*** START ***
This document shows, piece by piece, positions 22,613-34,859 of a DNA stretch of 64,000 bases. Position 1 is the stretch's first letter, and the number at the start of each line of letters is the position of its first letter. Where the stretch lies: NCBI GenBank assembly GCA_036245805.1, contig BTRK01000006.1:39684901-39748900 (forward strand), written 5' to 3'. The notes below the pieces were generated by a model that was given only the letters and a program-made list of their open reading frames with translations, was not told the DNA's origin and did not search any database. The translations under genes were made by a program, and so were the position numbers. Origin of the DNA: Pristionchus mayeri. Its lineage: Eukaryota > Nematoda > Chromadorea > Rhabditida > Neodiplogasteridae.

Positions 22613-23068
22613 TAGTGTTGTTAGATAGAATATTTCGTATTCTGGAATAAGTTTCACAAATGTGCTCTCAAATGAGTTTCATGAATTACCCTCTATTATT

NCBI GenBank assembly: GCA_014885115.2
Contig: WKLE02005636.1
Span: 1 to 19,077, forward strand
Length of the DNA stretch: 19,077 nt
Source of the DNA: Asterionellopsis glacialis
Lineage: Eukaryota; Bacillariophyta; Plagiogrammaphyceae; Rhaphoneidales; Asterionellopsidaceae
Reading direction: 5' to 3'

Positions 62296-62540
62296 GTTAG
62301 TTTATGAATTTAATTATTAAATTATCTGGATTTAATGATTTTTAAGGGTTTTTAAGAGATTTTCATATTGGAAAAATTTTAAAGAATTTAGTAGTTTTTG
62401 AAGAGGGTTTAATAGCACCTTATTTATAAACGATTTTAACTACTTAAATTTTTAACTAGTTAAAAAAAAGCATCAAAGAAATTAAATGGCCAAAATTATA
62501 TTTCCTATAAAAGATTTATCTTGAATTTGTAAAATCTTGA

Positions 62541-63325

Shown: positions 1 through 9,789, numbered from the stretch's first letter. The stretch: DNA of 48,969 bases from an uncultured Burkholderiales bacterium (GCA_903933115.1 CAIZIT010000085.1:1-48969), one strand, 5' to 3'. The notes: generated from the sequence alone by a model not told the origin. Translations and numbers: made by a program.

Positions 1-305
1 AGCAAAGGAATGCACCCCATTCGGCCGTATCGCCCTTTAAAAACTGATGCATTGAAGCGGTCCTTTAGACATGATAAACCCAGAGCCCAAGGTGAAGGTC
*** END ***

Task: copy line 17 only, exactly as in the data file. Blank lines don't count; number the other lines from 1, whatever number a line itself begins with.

Shown: positions 1 through 9,789, numbered from the stretch's first letter. The stretch: DNA of 48,969 bases from an uncultured Burkholderiales bacterium (GCA_903933115.1 CAIZIT010000085.1:1-48969), one strand, 5' to 3'. The notes: generated from the sequence alone by a model not told the origin. Translations and numbers: made by a program.